Home Enterprise bank Fed officials need to stop talking out of turn

Fed officials need to stop talking out of turn



The Federal Reserve is one of the most powerful institutions in the world. When its policymakers speak, they have immense potential to move markets, especially at a time when the central bank’s pitched battle against inflation is arguably the most important story in the global economy. So it should be obvious that Fed officials need to carefully weigh when and where they speak, and err on the side of discretion.

Apparently it’s not obvious enough.

Last week, James Bullard, chairman of the Federal Reserve Bank of St. Louis and voting member of the Federal Open Market Committee, delivered a speech on the sidelines of the annual meetings of the International Monetary Fund and the World Bank. It was not a public address. Bullard spoke at a private event that Citigroup Inc. – a Fed-supervised bank – had organized for a select group of clients, without any invited media. His comments reportedly focused on monetary policy and financial stability, topics that could hardly be of greater importance in this time of global market volatility.

The St. Louis Fed pointed out that Bullard received no compensation, made similar remarks publicly before and after, and attended the event in the past. Yet neither apology mitigates the fundamental transgression: the exclusive time with Bullard clearly had value for those present and for Citigroup, which means he effectively allowed his public position to be used for private gain. The suggestion that he has done this before – that such occurrences are routine – makes the optics even worse.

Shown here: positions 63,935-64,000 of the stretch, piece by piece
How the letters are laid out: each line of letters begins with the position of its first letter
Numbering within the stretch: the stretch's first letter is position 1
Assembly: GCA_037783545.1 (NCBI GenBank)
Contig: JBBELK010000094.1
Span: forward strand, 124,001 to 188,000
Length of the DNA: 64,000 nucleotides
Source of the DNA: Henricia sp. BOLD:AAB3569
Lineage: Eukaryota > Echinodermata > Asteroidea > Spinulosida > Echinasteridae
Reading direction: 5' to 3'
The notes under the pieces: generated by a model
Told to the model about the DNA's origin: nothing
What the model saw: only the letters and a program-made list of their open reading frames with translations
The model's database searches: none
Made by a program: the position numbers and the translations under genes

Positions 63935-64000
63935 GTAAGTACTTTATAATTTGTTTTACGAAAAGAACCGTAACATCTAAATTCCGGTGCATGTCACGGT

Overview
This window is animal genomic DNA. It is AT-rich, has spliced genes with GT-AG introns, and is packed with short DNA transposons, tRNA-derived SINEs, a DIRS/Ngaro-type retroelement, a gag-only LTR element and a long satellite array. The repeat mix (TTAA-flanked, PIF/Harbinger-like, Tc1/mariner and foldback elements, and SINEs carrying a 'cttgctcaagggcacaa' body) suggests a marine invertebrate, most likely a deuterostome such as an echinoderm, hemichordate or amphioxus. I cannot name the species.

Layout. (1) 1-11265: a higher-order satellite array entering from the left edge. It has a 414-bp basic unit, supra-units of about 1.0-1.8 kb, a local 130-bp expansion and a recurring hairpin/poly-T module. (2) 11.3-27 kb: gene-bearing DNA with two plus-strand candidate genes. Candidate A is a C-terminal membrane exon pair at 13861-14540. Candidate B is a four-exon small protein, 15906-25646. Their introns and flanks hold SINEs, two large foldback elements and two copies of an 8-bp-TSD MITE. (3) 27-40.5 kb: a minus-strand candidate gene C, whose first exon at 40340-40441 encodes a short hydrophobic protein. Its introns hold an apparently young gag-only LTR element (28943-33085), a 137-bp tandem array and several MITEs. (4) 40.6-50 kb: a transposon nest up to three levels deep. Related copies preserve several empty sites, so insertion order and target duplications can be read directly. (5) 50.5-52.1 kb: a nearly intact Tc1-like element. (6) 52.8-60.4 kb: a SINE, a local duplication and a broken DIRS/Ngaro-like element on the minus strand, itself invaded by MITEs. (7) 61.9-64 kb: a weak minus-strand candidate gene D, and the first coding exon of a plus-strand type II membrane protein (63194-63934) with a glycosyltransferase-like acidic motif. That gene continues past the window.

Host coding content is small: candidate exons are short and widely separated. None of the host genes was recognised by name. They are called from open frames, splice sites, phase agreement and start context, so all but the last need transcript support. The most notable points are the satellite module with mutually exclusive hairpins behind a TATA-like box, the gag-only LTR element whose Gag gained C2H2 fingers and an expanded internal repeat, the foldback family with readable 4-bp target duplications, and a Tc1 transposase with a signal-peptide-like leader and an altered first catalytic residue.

How should the Fed react?

A similar incident last year should be instructive. When it emerged that some Fed officials had made securities transactions in 2020, at a time when the central bank was undertaking emergency interventions that affected the value of these securities, the Fed faced a dilemma. As with Bullard, the actions of officials may not have violated the letter of the relevant codes of conduct. But they were clearly inappropriate – so the Fed reviewed and rewrote the rules.

The Bullard incident deserves the same response. Fed officials should be allowed to hold private meetings for the purpose of gleaning information on what is happening in the markets and the economy. They shouldn’t be allowed to share their views on monetary policy in a closed forum, let alone a forum organized by a for-profit company that the Fed itself is supposed to regulate. The rules should change – and the Fed should ensure that no policymaker gives away what rightly belongs to the public.

More from Bloomberg Opinion:

• Federal Reserve Messaging Needs an Update: Editorial

• The problem of telling the Fed to stay the course: Clive Crook

• The Fed teaches Americans a lesson on jet lag: Allison Schrager

The editors are members of the Bloomberg Opinion Editorial Board.

More stories like this are available at bloomberg.com/opinion